Thank you to Karen Wilson from Betchworth Village Archives for allowing us to publish her research. Thank you to Kathryn Cargill for the photograph of John. John Church was the brother-in-law of her great grandfather Alfred William Lake.
John James Church was born in Buriton, Hampshire in 1884 but by the age of six he was living at 12, Limeworks Cottages in Betchworth. His father, also John, was a labourer and was most likely working in the Lime- works. John James was a choir boy at St. Michael’s church and by the age of sixteen was working as a bricklayer’s labourer and still living at Limeworks Cottages. He would have known Percy Hawkins who lived at number 8; Percy later joined the Royal Field Artillery in May 1916.
In July 1902, at the age of 17, John Church enlisted at Guildford in the Royal Field Artillery and signed on for three years and then for another nine years in the Reserves.
By 1907 John was living at 12, New Cottages and on the 31st of August 1907 at the age of 23, he married Alice Emily Lake at St. Martin’s in Dorking. Alice was two years older than John and her father, Alfred Lake, was the owner of the Dorking Steam Laundry during the late 1890’s and into the early 1900’s.
John and Alice’s first daughter, Constance Ann Maud, was born on September 2nd 1908 and was baptised at St. Michael’s on November 15th 1908. By 1911 the Church family were living at 23, Ansell Road in Dorking and John James was a carter at a timberworks. In July 1914 John Church re-joined the Reserves for a further four years and was called up immediately on the outbreak of war in August. He was sent to France in September 1914 and survived three years’ service at the Front. His second daughter, Marjorie Florence, was born on October 2nd 1914 and the last time he ever saw his family was when he was home on leave in February 1917.
On October 24th 1917, John James Church was killed in action near Ypres; he was 33 years old.
His Commanding Officer Captain R.T. Baxter wrote the following to Alice: ‘I am sorry to inform you that your husband has been killed in action; I can assure you that he was killed instantaneously and thus suffered no pain. The battery feels the loss of one of its oldest members greatly, and I myself, who had the pleasure of serving with him for nearly three years, feel deeply the loss of a really reliable man.’ The chaplain, Rev. P. G. Holden, wrote: ‘You will doubtless have heard from his C.O. of the death of your husband. I buried him with three comrades who were killed at the same time in a cemetery some way back from the Battery’.
John Church is buried in the Duhallow cemetery near Ypres and his wife Alice requested that ‘Peace Perfect Peace’ be inscribed on his headstone.
The Dorking and Leatherhead Advertiser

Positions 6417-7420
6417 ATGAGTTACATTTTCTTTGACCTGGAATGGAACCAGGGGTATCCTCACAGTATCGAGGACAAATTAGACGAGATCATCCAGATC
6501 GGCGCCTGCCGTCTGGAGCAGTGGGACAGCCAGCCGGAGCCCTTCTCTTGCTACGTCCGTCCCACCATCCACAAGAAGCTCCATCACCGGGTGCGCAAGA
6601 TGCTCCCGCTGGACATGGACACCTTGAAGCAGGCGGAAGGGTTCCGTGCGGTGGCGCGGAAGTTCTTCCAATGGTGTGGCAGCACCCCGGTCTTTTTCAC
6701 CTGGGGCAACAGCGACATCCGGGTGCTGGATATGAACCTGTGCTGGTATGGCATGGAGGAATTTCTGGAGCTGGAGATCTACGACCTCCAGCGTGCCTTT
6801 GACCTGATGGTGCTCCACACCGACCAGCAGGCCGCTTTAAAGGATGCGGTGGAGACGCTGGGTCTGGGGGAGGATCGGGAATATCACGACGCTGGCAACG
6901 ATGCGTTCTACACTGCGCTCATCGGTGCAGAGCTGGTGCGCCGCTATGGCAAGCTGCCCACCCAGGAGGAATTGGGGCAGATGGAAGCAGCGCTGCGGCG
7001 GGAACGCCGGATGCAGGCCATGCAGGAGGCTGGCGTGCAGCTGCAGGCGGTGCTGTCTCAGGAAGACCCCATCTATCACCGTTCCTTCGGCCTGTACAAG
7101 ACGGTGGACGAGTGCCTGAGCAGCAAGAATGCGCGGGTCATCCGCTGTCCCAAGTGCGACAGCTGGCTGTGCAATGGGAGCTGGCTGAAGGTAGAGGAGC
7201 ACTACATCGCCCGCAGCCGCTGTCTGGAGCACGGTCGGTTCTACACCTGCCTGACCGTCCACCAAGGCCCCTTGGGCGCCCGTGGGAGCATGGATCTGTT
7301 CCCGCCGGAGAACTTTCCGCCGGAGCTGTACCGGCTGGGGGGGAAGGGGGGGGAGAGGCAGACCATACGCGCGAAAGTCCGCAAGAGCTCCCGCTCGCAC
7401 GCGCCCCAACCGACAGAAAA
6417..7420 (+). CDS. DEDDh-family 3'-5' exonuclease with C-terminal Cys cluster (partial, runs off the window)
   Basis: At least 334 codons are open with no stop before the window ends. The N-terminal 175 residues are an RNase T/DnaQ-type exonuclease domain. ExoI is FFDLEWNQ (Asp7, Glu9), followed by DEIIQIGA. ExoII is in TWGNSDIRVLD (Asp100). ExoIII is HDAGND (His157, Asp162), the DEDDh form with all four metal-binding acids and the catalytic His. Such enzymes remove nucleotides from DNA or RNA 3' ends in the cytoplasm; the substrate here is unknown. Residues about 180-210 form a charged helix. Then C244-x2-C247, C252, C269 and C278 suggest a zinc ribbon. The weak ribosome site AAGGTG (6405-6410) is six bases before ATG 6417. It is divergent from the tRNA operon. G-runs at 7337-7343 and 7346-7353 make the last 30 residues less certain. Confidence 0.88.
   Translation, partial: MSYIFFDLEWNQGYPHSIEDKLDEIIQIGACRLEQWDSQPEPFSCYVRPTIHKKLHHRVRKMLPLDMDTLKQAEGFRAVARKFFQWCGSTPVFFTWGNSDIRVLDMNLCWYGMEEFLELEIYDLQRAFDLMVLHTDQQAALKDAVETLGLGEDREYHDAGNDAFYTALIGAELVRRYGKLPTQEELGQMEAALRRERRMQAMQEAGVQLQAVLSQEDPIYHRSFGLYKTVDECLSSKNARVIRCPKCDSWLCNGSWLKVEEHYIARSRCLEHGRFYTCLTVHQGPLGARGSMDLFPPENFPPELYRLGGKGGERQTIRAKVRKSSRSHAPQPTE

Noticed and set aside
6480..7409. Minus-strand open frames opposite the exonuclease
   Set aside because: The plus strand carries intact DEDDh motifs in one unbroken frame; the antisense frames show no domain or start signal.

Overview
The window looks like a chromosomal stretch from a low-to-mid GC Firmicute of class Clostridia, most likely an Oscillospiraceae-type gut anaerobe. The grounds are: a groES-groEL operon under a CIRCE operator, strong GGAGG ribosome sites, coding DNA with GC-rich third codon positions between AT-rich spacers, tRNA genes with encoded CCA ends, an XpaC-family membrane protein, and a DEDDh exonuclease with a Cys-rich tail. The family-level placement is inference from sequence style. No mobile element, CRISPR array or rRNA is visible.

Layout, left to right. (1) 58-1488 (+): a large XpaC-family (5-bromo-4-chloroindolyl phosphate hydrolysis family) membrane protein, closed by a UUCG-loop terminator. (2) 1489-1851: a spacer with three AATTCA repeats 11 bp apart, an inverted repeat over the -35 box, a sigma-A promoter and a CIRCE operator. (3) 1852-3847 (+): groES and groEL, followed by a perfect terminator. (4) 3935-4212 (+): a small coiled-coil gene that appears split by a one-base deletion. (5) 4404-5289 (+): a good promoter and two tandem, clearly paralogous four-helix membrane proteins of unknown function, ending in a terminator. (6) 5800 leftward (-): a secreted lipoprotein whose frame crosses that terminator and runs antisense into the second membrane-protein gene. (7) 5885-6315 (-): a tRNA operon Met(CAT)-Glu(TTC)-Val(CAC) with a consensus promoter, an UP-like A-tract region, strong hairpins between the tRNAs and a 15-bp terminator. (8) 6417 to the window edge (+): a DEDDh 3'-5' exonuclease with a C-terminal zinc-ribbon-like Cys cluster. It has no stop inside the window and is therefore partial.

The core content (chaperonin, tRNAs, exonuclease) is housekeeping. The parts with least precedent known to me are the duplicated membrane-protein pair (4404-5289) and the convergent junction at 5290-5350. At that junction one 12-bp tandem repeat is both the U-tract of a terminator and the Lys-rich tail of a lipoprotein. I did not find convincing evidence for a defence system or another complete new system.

1st December 1917
Mr. and Mrs. J. Dorsett of Adderbury, near Banbury, have been advised that their only son, Pte. W. Dorsett, Oxfordshire Light Infantry, was killed in action on October 16th. Mr. and Mrs. Dorsett are well known in Betchworth and district from their long residence at More Place. Pte. Dorsett who was 26 years of years, had only been in France for two months. Another equally well known young man, Pte. W. Knowles, gave his life in France for King and country on October 18th. Private Knowles was the son of the late Mr. Knowles of The Cottage, Gadbrook Lane. As a lad he was employed by the late Mrs. C. Harman and was for many years under gardener at Morden Grange. Both were educated at the Village School and the former was at one time in St. Michael’s Church Choir. At a special memorial service in St. Michael’s Church on Sunday afternoon the names of Privates Dorsett and Knowles were included with those of Corpl. John Church R. G. A., whose death was recorded a few months ago. The Vicar officiated and gave most sympathetic address. Psalms 39 and 130 were chanted to Purcell in F Minor, and the hymns sung with great feeling were “Through the night of doubt and sorrow.” “There is a land of pure delight” and “O God, our help in ages past” The lesson was Wisdom iii, 1-9 supplemented by portions of Rev. xxi and xxii. Before the service Mr. E. Pointer, the organist, played “Blest are the departed” (Sophr) and “I know that my Redeemer liveth” (Handel), and at the conclusion the Dead March in “Saul”. Among the large congregation was Capt. G. du Buisson whose leg was shattered (since amputated) by shrapnel from the same shell that killed Bom. Tucker R. G. A.
|Son of||John and Harriett Church of Betchworth|
|Husband of||Alice Emily Church of 59 Whitley Road, Eastbourne|
|Regiment||47th Battery. 41st Battalion. Royal Field Artillery|
|Date of Death||24th October 1917|
|Place of Death||Ypres, Belgium|
|Cause of Death||Killed in action|
|Cemetery||Duhallow Cemetery, Ypres, Belgium|